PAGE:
By Henry Greenbaum
The Londonderry, Town Council held a hearing on Mon. Nov. 22 for the resolution that is relative to the Elderly Exemption Policy.
Steve Hamilton, the President of Whitney Consulting Group, LLC and town assessor presented the resolution to the Town Council. “When a re-evaluation occurs, if there is no adjustment to the amount of the benefit for the exemption then there may be a relative decline in the effectiveness of that exemption,” said Hamilton. “This is an attempt to make an adjustment to the benefit amount so that there is, as it were, the ‘same bang for the buck’ for people who qualify for the exemption.”
Hamilton went on to explain what the resolution is, “It is the recommendation of the Assessing Department that the benefit amount increase for persons aged 65-74 years to $144,000 exemption of value from their property taxes. For a person 75 years of age up to 79 years of age, the benefit amount would increase to $180,000 and for a person of age 80 years or older the benefit amount would be an exemption of $240,000.”
The resolution that Hamilton proposed is to increase the amount of money certain elderly age groups can be exempt from paying on their property taxes. He noted that the increase was about 16% for each category. He came to this conclusion by analyzing the properties that were receiving these exemptions and how much their values have increased over the years. Hamilton also noted that they can’t make it work the way it was before for everybody because everyone’s property value is different.
Hamilton was asked about the income requirements for the exemption, and he explained that they would be relatively the same. “It is a little bit risky at the moment to change too much of the income requirement because of income from all sources that right now does include payments from the Federal Government for Covid-19 relief,” Hamilton said.
The income requirements are recommended to stay the same under this new resolution due to Covid-19 relief. Hamilton would like to revisit potentially adjusting that next year when there is less aid from the Federal Government.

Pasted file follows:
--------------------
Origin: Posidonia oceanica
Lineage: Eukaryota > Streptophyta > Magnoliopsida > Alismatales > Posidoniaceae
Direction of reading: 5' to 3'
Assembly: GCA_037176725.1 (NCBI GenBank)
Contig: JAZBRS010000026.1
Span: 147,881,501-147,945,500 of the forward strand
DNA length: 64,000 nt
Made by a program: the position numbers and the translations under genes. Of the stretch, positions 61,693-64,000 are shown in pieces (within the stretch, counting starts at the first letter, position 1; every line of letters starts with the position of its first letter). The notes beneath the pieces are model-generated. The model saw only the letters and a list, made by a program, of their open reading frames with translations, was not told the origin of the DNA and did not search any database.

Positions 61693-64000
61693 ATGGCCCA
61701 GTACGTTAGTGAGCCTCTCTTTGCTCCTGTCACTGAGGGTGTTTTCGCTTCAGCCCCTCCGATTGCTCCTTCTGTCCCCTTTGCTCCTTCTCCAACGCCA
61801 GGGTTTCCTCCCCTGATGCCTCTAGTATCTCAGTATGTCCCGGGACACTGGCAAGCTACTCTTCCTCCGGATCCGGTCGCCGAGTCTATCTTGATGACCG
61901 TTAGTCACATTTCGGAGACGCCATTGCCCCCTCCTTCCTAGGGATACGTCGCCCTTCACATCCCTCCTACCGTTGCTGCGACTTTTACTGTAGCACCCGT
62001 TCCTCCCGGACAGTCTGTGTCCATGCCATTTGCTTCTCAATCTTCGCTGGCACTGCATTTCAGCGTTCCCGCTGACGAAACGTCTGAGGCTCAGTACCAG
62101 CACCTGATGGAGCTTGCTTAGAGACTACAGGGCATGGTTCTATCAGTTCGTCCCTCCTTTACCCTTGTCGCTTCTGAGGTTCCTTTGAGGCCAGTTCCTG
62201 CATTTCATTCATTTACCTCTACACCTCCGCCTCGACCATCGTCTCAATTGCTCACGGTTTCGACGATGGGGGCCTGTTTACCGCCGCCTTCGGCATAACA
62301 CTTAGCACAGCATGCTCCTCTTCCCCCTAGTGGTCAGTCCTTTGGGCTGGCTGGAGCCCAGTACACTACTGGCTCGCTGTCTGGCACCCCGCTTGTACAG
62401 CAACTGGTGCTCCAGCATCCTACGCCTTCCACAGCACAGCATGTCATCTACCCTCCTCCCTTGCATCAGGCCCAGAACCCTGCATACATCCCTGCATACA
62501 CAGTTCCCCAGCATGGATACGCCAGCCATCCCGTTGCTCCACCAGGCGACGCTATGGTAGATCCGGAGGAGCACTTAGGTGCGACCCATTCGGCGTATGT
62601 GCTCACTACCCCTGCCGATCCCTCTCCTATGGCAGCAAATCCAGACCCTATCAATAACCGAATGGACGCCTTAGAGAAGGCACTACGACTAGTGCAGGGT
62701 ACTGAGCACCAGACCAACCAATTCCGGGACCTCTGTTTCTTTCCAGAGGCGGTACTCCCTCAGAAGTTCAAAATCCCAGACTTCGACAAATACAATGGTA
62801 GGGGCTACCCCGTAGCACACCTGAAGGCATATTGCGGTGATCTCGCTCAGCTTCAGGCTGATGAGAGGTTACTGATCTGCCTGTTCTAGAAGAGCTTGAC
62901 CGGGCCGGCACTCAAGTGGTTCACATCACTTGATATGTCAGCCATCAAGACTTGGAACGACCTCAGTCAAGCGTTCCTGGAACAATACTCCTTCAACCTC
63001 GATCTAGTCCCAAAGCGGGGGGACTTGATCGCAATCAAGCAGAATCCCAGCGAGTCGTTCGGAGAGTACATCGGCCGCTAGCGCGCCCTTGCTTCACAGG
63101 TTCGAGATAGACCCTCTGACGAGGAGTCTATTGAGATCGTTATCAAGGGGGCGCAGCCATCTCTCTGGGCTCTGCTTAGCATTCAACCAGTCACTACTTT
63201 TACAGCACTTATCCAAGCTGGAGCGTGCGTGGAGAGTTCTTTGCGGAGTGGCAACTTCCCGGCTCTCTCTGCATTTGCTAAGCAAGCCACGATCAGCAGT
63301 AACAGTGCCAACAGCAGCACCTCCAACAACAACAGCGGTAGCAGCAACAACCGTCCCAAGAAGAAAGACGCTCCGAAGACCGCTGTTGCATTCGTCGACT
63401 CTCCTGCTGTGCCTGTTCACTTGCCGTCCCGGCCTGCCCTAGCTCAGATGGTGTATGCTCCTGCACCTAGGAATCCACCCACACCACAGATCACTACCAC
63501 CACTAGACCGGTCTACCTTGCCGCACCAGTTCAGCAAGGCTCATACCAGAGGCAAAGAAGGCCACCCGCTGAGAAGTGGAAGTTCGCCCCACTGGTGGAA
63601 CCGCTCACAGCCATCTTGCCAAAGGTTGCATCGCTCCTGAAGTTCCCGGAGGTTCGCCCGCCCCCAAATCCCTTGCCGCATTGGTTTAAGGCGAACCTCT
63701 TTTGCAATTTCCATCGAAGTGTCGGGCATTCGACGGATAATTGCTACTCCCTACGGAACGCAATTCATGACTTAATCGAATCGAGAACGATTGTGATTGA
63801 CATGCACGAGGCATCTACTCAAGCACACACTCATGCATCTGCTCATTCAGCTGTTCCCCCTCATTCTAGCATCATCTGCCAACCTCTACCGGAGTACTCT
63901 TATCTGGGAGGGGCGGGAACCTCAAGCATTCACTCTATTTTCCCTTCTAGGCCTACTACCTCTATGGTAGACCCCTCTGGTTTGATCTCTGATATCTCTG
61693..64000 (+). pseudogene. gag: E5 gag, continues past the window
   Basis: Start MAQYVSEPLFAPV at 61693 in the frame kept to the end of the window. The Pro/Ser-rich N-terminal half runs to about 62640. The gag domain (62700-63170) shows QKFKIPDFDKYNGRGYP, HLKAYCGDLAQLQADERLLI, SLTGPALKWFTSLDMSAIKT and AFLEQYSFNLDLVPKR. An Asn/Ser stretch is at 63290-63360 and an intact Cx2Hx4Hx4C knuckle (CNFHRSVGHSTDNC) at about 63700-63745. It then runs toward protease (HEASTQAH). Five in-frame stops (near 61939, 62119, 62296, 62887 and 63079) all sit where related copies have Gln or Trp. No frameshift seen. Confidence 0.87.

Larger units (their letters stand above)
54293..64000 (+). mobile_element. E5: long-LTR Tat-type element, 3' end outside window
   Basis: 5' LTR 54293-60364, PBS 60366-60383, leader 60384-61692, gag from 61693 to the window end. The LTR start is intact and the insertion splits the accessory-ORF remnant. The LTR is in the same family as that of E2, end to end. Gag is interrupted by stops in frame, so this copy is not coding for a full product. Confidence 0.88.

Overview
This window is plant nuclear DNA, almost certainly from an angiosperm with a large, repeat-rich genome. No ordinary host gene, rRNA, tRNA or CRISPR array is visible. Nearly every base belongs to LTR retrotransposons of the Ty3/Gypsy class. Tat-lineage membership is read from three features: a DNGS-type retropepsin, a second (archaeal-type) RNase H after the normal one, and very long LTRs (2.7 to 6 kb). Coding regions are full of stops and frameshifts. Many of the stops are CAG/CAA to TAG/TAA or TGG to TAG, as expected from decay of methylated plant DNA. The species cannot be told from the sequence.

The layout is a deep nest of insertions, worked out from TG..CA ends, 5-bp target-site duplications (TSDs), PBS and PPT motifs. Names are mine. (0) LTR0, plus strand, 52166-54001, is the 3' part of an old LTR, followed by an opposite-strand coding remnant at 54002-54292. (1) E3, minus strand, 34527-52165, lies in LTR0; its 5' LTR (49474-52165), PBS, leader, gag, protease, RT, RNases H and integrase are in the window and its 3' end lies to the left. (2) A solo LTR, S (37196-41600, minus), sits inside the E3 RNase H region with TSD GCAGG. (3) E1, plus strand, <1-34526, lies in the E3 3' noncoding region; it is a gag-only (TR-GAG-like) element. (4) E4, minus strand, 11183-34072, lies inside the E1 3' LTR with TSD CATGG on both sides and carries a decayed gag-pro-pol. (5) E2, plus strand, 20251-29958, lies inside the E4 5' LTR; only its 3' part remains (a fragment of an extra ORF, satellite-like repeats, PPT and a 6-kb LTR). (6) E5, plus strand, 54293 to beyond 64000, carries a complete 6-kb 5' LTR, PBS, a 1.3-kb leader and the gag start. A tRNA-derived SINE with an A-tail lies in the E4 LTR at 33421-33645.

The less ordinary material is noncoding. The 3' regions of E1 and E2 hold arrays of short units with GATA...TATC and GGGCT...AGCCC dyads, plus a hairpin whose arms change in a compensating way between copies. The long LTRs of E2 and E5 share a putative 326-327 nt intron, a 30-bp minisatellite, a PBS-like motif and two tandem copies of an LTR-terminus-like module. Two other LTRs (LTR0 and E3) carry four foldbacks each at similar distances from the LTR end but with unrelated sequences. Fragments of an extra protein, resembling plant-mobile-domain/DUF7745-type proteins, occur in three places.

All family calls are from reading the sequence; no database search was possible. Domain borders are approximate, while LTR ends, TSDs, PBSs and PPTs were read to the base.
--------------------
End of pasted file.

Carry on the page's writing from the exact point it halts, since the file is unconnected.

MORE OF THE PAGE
Town Councilor Deb Paul asked Hamilton about why the minimum time to be living in Londonderry and to receive these benefits is three years. Hamilton explained that that requirement is a state-wide policy. Someone does not have to be living in Londonderry specifically for three years to gain the exemption. So long as they proved that their main residence for at least three years is within the state of New Hampshire, then they qualify for the exemption.
Paul also asked him about assessing a resident’s land for the exemption. Hamilton said, “When we consider the assets that a person owns, we don’t consider the value of their residence to be an asset… If you had, for example, a home on 100 Acres of land that was developable, you would have more than just the value of the asset. The law requires us to consider the value of your primary residence and Two Acres around it being your primary residence. The excess land is maybe an asset we would have to consider separately.”
The Town Council agreed to approve the new resolution relative to the Elderly Exemption Policy unanimously.
Hamilton also presented resolution relative to the Disabled Person’s Exemption Policy to the Town Council. He proposed that the amount of money for people in the lowest age group should be brought up to the same amount as the lowest age group that qualifies for the elderly tax exemption. The Town Council approved the resolution unanimously.